American Literature II Syllabus

American Literature - American Literature II Post-Civil War to the Present Instructor Lance Eaton Meets Tuesday/Thursday 8:00AM-9:15AM Lynn Campus

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American Literature II: Post-Civil War to the Present Instructor: Lance Eaton Meets: Tuesday/Thursday, 8:00AM-9:15AM Lynn Campus: Lynn, MBTA LT106 Office Hours: By Appointment [email protected] - 617-824-0472 Description: Students read, interpret, and discuss selected works from the Civil War to contemporary times. Among the authors whose works may be studied are Jewett, Twain, Chopin, Frost, Hughes, Hemingway, O'Neill, Morrison, Updike, and Erdrich. Fulfills open, liberal arts, advanced literature, and humanities electives. Instructional Objectives 1. To demonstrate an ability to read and understand the literature covered on three different levels: one the simplest level, to be able to understand the plot of a literary work; on a deeper level, to be able to understand a work by interpreting its theme(s); and finally, to be able to relate the theme(s) of a work to the world of human experience in general and to your own experiences and values in particular. 2. To familiarize students with important American writers and literary works of the late nineteenth and twentieth centuries. 3. To help students understand how biography, history, culture, and geography have shaped individual authors and works. 4. To help students understand how publishers and readers influence and affect authors’ works. 5. To have students consider and compare the different values, experiences, and perspectives of individual writers, as well as those of various ethnic, religious, and social groups of the nineteenth and early twentieth centuries. 6. To help students see how specific writers and works defined and influenced modern American literature and culture in the nineteenth and early twentieth centuries. 7. To introduce students to some of the major and recurring themes, issues, and conflicts in American literature. 8. To help students recognize, describe, and appreciate the aesthetic value of individual literary works. 9. To oster in students a greater awareness and appreciation of the diversity of American literature and culture. 10.To further develop students' critical reading, writing, and thinking skills. 11.To further develop students’ ability to locate, use, and document literary criticism from the World Wide Web and from a modern college library. Goals: 1. Students will develop an understanding of the historical origins of many of United States diverse cultural and intellectual traditions and the relationships and points of exchange among them. 2. Students will gain awareness of how culture shapes literature and other arts.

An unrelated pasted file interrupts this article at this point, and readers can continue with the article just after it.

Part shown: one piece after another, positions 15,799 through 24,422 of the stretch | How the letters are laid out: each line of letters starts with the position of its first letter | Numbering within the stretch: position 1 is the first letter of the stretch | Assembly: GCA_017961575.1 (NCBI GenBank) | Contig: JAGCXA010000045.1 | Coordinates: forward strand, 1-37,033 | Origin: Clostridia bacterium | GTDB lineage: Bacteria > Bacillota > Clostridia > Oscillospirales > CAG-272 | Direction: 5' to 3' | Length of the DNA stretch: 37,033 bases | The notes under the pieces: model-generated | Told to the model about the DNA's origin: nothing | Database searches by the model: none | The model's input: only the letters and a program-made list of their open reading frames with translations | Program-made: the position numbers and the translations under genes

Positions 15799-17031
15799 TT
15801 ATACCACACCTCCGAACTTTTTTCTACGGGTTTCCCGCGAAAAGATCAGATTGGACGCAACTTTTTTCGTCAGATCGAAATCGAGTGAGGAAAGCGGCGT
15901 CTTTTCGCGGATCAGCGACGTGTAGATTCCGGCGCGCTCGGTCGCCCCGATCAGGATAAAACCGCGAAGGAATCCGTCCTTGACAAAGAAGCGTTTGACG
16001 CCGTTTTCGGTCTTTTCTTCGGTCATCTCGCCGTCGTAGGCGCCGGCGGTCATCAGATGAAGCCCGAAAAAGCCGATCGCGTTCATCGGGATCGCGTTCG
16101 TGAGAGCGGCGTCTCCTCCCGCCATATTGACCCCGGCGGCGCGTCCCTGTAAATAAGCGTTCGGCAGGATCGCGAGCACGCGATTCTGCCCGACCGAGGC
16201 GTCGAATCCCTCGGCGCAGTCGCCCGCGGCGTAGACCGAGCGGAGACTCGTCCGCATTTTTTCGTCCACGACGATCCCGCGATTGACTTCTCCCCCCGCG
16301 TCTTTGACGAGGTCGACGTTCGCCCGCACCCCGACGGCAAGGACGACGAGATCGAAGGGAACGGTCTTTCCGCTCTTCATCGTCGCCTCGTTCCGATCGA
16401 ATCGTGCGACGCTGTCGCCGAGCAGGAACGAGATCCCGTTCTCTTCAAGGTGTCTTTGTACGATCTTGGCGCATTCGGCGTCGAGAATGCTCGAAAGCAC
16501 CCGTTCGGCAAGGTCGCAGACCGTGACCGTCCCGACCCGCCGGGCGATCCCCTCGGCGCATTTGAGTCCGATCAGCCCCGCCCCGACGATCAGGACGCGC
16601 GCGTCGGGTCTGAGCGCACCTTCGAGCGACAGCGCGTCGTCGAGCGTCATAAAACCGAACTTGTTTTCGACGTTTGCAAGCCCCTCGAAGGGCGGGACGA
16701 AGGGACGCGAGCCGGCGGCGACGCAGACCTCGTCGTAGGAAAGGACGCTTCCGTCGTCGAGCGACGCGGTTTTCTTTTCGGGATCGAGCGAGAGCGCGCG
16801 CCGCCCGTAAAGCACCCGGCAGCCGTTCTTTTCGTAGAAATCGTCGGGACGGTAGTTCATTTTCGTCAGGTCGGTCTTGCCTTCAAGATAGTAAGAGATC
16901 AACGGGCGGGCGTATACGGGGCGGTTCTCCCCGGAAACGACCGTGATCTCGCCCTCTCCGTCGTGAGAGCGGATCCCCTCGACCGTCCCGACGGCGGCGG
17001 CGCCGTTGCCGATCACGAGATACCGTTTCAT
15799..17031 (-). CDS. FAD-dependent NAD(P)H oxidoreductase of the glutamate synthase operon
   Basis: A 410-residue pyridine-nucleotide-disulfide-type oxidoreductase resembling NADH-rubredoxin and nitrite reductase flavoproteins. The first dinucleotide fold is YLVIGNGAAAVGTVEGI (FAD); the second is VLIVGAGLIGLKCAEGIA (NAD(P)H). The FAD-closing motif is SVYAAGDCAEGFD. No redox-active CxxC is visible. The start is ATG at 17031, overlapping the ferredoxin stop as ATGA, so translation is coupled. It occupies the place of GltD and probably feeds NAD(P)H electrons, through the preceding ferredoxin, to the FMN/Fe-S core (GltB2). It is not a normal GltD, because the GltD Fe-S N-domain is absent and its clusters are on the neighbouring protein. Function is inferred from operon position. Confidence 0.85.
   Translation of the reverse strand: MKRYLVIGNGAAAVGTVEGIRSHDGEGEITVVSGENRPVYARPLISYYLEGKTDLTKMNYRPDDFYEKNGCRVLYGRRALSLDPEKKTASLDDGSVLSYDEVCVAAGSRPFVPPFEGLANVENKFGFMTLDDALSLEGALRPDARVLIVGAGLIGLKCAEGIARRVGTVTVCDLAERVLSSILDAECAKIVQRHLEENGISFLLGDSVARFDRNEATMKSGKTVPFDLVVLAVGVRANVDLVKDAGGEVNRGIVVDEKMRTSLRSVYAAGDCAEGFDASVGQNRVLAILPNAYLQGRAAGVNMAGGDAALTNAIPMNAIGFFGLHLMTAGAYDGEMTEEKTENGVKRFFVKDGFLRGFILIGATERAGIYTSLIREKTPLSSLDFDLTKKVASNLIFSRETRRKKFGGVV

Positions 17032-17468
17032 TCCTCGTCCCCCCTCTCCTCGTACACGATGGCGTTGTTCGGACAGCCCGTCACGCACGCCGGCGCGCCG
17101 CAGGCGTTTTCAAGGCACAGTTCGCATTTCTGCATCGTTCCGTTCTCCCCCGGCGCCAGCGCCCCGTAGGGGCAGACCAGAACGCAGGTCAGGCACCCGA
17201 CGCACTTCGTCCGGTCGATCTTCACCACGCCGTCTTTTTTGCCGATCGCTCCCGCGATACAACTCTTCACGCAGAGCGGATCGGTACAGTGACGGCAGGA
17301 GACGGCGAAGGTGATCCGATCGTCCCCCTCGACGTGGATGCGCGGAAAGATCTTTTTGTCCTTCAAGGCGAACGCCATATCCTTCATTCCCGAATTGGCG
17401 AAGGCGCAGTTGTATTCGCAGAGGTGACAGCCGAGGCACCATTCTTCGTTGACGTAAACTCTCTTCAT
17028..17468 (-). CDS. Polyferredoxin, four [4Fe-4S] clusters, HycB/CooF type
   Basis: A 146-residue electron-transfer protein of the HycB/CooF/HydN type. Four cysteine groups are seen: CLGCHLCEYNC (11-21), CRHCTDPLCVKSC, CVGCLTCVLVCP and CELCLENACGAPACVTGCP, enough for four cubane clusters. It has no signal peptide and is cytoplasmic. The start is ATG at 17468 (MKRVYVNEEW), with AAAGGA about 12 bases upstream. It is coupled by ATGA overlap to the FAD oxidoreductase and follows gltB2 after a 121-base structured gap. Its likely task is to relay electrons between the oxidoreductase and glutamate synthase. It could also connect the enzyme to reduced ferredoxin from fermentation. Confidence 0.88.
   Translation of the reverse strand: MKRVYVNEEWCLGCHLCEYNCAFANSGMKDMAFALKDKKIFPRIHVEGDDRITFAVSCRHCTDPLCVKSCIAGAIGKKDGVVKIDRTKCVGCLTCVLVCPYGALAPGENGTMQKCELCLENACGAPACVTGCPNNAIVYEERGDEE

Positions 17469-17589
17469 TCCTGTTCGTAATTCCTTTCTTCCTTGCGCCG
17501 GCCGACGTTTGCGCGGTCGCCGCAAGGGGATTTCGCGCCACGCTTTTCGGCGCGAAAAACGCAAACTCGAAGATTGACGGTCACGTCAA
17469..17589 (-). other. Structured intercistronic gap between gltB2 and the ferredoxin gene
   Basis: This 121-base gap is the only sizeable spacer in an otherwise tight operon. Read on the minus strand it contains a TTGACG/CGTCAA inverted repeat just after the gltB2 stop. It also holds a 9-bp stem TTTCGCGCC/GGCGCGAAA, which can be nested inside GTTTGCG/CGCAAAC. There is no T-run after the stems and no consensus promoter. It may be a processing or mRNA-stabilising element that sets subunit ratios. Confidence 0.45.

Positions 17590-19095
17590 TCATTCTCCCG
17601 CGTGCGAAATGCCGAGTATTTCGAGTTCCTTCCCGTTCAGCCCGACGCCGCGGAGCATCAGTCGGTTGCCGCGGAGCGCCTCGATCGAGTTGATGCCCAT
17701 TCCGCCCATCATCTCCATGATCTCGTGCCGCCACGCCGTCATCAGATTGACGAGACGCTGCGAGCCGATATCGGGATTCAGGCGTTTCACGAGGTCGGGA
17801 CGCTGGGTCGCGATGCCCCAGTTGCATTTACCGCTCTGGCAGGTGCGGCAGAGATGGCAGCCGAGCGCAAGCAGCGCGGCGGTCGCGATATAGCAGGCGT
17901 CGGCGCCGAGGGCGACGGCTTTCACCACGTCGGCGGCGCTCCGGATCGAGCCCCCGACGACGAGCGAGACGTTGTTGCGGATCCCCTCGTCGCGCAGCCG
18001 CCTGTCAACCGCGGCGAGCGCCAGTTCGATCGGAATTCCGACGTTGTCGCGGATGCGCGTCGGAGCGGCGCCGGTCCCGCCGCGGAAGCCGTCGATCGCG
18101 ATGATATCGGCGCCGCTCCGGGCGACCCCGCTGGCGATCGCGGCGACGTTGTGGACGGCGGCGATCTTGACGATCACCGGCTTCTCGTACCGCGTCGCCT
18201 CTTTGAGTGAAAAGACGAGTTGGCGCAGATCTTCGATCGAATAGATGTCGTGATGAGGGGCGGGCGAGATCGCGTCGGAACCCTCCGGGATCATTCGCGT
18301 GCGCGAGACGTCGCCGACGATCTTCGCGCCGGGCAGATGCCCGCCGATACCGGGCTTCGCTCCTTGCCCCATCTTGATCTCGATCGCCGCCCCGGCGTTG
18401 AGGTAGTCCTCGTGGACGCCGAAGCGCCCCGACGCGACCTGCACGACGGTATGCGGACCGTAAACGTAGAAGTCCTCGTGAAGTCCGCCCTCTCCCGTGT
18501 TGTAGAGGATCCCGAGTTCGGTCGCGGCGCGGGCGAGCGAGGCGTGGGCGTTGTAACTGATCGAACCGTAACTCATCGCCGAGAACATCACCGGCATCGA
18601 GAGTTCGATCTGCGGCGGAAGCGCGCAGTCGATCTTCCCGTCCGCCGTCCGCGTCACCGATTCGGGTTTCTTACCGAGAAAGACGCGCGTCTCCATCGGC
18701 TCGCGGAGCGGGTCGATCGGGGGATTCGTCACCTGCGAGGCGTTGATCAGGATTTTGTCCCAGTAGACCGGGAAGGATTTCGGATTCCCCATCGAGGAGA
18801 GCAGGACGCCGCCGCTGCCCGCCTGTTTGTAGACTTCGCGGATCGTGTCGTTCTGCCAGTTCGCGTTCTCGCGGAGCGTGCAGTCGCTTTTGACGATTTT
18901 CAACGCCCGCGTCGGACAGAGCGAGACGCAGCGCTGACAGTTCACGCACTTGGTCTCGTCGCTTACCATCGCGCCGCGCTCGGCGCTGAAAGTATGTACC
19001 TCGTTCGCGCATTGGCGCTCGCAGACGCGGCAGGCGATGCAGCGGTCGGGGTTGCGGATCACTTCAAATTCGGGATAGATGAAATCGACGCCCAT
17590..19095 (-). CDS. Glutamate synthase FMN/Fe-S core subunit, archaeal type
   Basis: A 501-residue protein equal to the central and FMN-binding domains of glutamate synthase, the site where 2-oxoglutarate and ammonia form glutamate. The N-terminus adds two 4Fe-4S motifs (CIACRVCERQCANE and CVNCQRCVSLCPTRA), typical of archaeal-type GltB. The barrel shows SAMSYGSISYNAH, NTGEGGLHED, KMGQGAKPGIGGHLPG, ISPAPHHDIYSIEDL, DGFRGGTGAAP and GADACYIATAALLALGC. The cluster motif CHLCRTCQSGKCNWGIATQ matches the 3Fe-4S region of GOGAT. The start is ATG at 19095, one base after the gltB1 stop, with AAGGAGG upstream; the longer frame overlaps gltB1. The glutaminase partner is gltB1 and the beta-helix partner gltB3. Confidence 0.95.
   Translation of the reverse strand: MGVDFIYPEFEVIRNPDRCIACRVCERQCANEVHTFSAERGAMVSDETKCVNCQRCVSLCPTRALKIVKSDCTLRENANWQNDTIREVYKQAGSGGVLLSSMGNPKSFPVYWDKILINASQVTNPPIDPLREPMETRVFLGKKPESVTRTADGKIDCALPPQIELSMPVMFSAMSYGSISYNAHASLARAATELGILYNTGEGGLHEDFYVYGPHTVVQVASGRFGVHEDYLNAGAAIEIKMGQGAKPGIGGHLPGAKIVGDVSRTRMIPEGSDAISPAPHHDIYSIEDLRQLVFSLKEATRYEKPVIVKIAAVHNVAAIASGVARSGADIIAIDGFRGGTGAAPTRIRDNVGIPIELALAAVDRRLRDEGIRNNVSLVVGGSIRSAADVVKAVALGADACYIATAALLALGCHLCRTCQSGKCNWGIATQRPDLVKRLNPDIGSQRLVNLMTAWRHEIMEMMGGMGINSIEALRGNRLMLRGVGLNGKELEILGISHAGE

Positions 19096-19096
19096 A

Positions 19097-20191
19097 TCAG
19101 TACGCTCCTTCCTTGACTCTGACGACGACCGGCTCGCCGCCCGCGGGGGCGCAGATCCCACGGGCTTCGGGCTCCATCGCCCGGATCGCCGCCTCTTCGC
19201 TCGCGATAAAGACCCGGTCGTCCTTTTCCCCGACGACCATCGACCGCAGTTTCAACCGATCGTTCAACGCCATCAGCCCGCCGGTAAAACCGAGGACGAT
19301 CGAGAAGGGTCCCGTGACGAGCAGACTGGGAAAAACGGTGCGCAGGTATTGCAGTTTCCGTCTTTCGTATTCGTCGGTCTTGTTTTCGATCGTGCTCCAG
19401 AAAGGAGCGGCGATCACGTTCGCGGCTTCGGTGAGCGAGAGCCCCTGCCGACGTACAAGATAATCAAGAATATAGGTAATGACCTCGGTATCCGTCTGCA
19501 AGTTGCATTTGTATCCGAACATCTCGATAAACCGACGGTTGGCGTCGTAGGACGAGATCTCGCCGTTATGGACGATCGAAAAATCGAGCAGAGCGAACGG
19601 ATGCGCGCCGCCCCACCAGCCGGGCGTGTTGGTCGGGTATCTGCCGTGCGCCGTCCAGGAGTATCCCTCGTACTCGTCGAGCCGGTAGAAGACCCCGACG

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3. Students will gain a better appreciation for literature and how better understand narrative subtext. 4. Students will acquire and develop critical thinking and analytical skills.
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This note was uploaded on 04/20/2008 for the course LIT 212 taught by Professor Eaton during the Spring '08 term at North Shore Community College.

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American Literature - American Literature II Post-Civil War to the Present Instructor Lance Eaton Meets Tuesday/Thursday 8:00AM-9:15AM Lynn Campus

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